With that said, “Horizon” does show that Flaked‘s comedic elements are working on a level that far exceed the show’s dramatic aspirations. “Horizon” is a hell of a lot funnier than the premiere, but embodies the same low-key style of comedy. There’s small moments, like Chip staring out the window of his friend’s police car and muttering “I can’t do this,” the typical sadsack protagonist line, before clarifying that he literally can’t get out of the backseat of the police car. Then there’s Chip’s response to London asking if the studio apartment he’s suddenly renting comes furnished: “Well, it’s above a furniture store…but no.” Arnett certainly knows how to deliver these punchlines.
Of course, the strange and wonderful scene where Chip visits the store’s landlord, Jerry, anchors all the comedy. Chip finally decides, after it’s clear he’s not taking Dennis’ place on his date with London, that he needs to see what the deal is with his store. The following scene is wonderfully absurd. Jerry, it turns out, is just a middle-aged stoner. He’s hilariously oblivious to why Chip is even visiting him, mostly talking in non-sequiturs and hushed proclamations. The best of the bunch is Jerry musing on his missing pet: “I haven’t seen my chameleon in quite some time.”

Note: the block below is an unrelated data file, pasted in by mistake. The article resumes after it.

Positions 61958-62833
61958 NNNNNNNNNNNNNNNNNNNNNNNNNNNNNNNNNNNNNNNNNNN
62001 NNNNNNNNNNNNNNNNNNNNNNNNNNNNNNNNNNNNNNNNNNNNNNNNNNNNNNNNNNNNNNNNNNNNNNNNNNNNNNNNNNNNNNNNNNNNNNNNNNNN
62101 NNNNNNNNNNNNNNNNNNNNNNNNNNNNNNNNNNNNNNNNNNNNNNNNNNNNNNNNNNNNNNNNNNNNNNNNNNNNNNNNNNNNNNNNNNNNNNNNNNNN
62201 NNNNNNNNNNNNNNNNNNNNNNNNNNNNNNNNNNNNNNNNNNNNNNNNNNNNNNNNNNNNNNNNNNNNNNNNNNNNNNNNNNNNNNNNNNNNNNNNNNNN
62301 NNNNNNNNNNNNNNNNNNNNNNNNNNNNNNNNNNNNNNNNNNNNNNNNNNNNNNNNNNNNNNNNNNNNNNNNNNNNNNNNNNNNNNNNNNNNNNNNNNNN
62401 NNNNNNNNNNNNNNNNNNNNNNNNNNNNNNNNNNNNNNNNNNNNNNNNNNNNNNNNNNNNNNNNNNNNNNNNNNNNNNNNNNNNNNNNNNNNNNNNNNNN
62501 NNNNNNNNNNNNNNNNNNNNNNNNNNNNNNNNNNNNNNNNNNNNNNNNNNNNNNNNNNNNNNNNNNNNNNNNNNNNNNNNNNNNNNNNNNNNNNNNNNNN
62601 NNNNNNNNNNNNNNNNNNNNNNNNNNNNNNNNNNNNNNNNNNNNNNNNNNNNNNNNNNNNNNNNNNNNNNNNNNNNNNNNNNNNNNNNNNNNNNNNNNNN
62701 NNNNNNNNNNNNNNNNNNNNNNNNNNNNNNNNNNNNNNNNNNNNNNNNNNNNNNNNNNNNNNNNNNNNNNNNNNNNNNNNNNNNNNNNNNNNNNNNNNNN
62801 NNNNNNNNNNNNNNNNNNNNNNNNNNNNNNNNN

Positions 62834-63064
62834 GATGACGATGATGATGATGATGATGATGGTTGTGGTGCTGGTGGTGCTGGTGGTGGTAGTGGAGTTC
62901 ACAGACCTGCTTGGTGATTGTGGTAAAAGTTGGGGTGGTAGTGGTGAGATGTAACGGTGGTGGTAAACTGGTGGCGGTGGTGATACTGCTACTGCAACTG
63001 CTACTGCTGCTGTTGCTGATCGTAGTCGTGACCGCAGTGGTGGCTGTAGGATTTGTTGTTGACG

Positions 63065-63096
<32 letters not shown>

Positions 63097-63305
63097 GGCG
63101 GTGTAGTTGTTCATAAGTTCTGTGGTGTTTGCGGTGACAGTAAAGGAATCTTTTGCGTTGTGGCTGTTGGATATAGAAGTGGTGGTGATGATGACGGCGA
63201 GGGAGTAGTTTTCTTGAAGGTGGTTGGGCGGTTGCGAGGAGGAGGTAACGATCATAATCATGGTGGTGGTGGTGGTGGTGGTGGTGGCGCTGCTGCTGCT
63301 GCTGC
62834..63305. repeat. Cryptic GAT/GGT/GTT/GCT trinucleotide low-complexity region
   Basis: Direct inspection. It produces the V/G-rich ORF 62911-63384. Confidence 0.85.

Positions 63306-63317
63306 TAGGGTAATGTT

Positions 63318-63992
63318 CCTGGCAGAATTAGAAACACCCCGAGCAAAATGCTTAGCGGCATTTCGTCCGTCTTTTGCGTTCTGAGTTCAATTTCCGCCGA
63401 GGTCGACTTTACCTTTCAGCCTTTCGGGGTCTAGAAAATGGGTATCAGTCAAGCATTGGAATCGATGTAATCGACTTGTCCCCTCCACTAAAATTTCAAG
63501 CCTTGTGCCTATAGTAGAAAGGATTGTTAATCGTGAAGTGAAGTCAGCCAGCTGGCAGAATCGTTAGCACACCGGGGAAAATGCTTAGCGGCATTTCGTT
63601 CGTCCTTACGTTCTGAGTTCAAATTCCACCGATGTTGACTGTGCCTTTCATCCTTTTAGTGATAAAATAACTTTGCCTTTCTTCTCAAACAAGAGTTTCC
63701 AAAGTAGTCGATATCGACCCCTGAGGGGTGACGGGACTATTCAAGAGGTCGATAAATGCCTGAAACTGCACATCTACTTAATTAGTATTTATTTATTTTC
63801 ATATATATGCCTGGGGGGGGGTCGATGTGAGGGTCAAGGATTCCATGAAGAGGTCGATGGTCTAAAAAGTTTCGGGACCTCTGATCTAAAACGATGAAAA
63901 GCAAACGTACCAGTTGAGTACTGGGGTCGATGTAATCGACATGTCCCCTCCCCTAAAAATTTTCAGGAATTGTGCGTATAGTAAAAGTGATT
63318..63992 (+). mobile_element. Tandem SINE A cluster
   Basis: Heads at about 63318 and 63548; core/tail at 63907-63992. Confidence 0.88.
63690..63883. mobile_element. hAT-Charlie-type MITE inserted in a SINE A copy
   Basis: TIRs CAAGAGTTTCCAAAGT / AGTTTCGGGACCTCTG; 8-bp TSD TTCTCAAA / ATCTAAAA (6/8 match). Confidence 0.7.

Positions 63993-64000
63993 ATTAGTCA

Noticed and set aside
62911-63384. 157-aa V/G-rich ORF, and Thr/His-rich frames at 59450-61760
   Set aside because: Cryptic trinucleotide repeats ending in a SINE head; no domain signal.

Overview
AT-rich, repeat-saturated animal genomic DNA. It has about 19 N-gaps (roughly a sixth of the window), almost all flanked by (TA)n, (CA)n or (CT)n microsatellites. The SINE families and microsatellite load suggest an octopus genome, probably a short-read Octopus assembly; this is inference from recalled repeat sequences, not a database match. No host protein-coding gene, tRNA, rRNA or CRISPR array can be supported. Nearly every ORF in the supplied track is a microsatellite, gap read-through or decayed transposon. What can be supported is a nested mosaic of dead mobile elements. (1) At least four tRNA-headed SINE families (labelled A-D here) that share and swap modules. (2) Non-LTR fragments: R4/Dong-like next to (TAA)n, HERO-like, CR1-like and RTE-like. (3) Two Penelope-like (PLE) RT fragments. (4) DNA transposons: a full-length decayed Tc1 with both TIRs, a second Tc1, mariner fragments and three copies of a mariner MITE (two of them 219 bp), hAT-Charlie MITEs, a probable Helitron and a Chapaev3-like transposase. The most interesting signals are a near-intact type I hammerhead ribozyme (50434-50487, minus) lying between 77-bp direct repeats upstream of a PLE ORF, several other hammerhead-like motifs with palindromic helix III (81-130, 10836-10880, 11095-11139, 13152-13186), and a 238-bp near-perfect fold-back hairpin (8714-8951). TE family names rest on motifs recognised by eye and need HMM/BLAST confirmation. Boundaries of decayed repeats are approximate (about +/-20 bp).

The scene straddles the line between comedy and drama perfectly. Jerry is a fun presence, but the news he brings isn’t good. When he informs Chip that he’s considering selling the building, and that Chip can’t afford the $4 million asking price, Chip’s face drops. He looks pained that the thing that anchors his life, which often defines him (outside of his pending sobriety), could suddenly slip away. When he unknowingly helps Dennis on his date with London moments later, it’s just another emotional punch to the gut.
It’s telling that at the end of the episode, Chip, having seen Dennis and London having a good time, heads to Kara’s place. When he sees her he says, “I love your new haircut,” an observation made by Dennis earlier in the episode. Chip isn’t aware, present, or connected to those around him. Instead, he’s performing as a “good person,” saying what he thinks he needs to say, whether it’s meaningless platitudes, Dennis’ observations, or quotes ripped from a Frida Khalo biography. Who is Chip? Flaked might not know, and that could be a problem.
- Part of me was hoping that Jerry would never show up and remain this elusive character, but that scene was a solid payoff to his absence in the premiere.
- “You have plenty of time to lose her. First you have to get her.”
- “He was looking to kill it; at least eat it!”
- “So you’re telling me I got 10 years?”
- So when does Kara get rid of Chip? I don’t see her putting up with him for too much longer.